Space missions look forward to moons in 2023, and this is just the beginning – HuffPost

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SPACE – The year 2024 will be marked by the return of astronauts to the moon. Following the success of the Artemis I mission in 2022, NASA is preparing for the first manned mission to the Moon with Artemis II… 50 years after the Apollo program. The natural satellite is the subject of great desire and several space missions were launched there in 2023 and are scheduled to continue next year.

But our moon isn’t the only one excited about space missions. At the same time, other moons arouse scientists’ curiosity. As you can see in the video at the top of the articleThese are located almost 630 million kilometers from Earth, orbit Jupiter and could harbor life.

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The race to the moon

On the one hand, the United States, the only nation to have ever set foot on the moon and with its Artemis program hopes to be able to repeat this feat by 2025. But returning to the moon is only the first step. The Americans then hope to build a lunar base in orbit around the moon, not just to return there regularly. This base would then become the transition point before the flight to Mars.

On the other hand, China, a newcomer to the lunar conquest stage. Although it has only managed to send out probes for now, it remains the only nation that has explored the hidden side of the satellite. Their goal is for the first taikonauts to set foot on the moon by 2030. Just like the Americans, the Chinese also hope to one day build a lunar base, but they want to build it directly on the moon.

The Indian ISRO probe Chandrayaan-3 on the lunar surface

ISRO

Indian probe Chandrayaan-3 on the lunar surface

While China waits to achieve this, it is also using the moon to develop its entire space program. “The Chinese program is very technology-oriented. The aim is to learn how to develop cutting-edge technologies specifically for planetary exploration,” explains Francis Rocard, astrophysicist and head of the solar system exploration programs at CNES. “India is also taking the same approach but is less ambitious,” he told HuffPost.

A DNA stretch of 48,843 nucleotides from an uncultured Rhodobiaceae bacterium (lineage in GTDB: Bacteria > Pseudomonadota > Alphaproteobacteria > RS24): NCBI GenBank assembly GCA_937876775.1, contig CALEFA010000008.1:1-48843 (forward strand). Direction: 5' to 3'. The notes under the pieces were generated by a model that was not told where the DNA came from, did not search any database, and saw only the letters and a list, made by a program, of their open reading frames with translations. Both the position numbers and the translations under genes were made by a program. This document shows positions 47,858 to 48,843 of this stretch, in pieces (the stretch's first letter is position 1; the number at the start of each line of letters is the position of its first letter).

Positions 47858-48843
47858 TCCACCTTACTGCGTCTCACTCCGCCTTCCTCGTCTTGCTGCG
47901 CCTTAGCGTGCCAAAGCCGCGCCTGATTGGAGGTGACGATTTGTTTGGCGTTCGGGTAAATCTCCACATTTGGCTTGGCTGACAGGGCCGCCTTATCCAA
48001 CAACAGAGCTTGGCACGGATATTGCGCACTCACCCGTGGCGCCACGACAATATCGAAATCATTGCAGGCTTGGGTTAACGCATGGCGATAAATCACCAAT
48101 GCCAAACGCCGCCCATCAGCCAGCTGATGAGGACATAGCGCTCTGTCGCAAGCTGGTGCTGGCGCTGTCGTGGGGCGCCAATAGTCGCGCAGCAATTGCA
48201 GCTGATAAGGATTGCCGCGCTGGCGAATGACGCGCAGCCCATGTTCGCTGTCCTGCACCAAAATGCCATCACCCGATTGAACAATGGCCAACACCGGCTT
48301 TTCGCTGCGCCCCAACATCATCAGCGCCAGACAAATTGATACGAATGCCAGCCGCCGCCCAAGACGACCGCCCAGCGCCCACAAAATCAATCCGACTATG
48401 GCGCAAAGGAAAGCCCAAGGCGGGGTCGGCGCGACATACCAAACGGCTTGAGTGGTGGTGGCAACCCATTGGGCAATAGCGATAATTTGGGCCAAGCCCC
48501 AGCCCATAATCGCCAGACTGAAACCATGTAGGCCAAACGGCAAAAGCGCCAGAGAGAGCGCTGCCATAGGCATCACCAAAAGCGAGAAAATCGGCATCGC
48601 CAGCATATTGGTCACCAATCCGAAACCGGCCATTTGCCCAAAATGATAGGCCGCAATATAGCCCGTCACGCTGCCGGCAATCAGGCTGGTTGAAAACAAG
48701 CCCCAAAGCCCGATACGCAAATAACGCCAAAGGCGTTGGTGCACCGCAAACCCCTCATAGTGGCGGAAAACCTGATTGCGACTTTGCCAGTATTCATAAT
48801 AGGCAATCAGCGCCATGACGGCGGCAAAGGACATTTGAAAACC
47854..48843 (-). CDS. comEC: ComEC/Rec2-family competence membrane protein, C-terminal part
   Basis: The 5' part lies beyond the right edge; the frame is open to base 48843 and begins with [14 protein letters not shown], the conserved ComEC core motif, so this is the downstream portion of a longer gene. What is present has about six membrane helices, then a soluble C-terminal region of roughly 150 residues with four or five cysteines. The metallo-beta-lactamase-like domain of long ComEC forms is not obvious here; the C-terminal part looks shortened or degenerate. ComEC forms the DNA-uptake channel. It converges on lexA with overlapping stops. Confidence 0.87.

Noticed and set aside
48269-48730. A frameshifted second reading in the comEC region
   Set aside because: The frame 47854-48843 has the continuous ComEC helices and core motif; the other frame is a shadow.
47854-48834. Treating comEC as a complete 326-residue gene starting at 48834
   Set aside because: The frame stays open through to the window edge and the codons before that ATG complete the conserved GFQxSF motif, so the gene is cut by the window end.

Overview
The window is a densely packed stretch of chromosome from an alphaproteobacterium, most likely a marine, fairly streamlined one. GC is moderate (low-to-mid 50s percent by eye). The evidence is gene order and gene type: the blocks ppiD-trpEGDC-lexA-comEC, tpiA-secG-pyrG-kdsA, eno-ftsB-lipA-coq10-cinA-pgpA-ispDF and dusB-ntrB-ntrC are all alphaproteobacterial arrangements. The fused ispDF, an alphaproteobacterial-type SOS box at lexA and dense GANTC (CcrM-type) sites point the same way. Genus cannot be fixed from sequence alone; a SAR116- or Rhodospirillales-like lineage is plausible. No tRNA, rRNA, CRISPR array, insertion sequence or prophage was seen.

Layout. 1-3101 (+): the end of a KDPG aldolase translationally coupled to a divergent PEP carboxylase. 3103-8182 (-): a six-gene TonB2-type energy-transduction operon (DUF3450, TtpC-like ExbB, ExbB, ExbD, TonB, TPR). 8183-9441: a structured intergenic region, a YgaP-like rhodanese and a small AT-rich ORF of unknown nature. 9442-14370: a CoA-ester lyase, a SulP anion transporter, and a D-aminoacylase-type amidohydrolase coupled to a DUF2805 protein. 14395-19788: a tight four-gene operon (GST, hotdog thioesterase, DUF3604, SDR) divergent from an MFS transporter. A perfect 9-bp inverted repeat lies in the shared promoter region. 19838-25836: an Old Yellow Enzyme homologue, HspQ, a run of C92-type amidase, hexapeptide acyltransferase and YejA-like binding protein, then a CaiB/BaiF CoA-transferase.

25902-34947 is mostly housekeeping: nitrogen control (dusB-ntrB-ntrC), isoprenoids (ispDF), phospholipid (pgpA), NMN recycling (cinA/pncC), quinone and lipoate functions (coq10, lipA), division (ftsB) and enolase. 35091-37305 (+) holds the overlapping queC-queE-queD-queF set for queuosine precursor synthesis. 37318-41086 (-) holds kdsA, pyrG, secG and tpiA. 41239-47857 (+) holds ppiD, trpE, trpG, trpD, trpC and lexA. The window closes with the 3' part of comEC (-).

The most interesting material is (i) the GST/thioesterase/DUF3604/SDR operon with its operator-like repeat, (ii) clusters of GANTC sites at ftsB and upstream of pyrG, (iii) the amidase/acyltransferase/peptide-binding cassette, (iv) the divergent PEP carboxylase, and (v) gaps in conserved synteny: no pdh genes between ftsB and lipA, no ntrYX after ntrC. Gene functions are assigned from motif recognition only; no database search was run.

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Test site for new space forces

The summer of 2023 was also marked by two lunar events. First of all, India was able to maintain its position as a space power. In mid-July it sent its Chandrayaan-3 probe towards Earth’s satellite. And on August 23, India achieved the feat and joined the very exclusive club of major space powers that had successfully completed a moon landing. Until then, only Russia (at the time of the USSR), the United States and China had succeeded.

At the same time, Russia came back with the resumption of its Luna program. In early August, it sent its Luna 25 probe, a first in more than 50 years. Just like the Indians with Chandrayaan-3, Russia is aiming to land at the South Pole because scientists have identified icy water there, but this water could become essential for future space missions. Unfortunately, Luna-25 crashed on the lunar surface ten days later.

Other countries are using the moon as a testing ground or want to do so. These include Japan and the United Arab Emirates. “There is a combination of circumstances between the American approach and other countries that see it as an opportunity to learn about space through missions to the moon,” emphasizes Francis Rocard.

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Alien life near Jupiter?

ESA illustration of the Juice probe flying over Ganymede, one of Jupiter’s moons.

ESA

Illustration of the Juice probe flying over Ganymede, one of Jupiter’s moons.

Even if our moon has nothing to do with those of Jupiter, the latter remain no less fascinating for scientists. “At the time of the Galileo missions, we discovered that there were oceans of salt water beneath the icy crust of these various moons,” recalls Gabriel Tobi, CNRS research director at the Laboratory of Planetary and Earth Sciences. “And when we think about the ocean, we think about potentially habitable places.”

For this reason, the European Space Agency (ESA) sent its JUICE probe last April. This must fly over the three Galilean moons and concentrate in particular on Ganymede, which is the only one with a magnetic field that protects against Jupiter’s radiation.

But the Europeans will not be alone in the Jupiter system; they will be joined by the Americans, who will also have to send a probe. NASA is scheduled to launch Europa Clipper in October 2024. As the name suggests, it will focus its mission on the moon called Europa. But JUICE and Europa Clipper have the same goal: to determine the habitability of Jupiter’s moons, i.e. whether life is possible there or not.

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Although this is not the case with our own moon, we may one day find life near Jupiter, hundreds of millions of kilometers away. In any case, the moons are more than ever gateways to the conquest of space: to new life forms or to infinite space.

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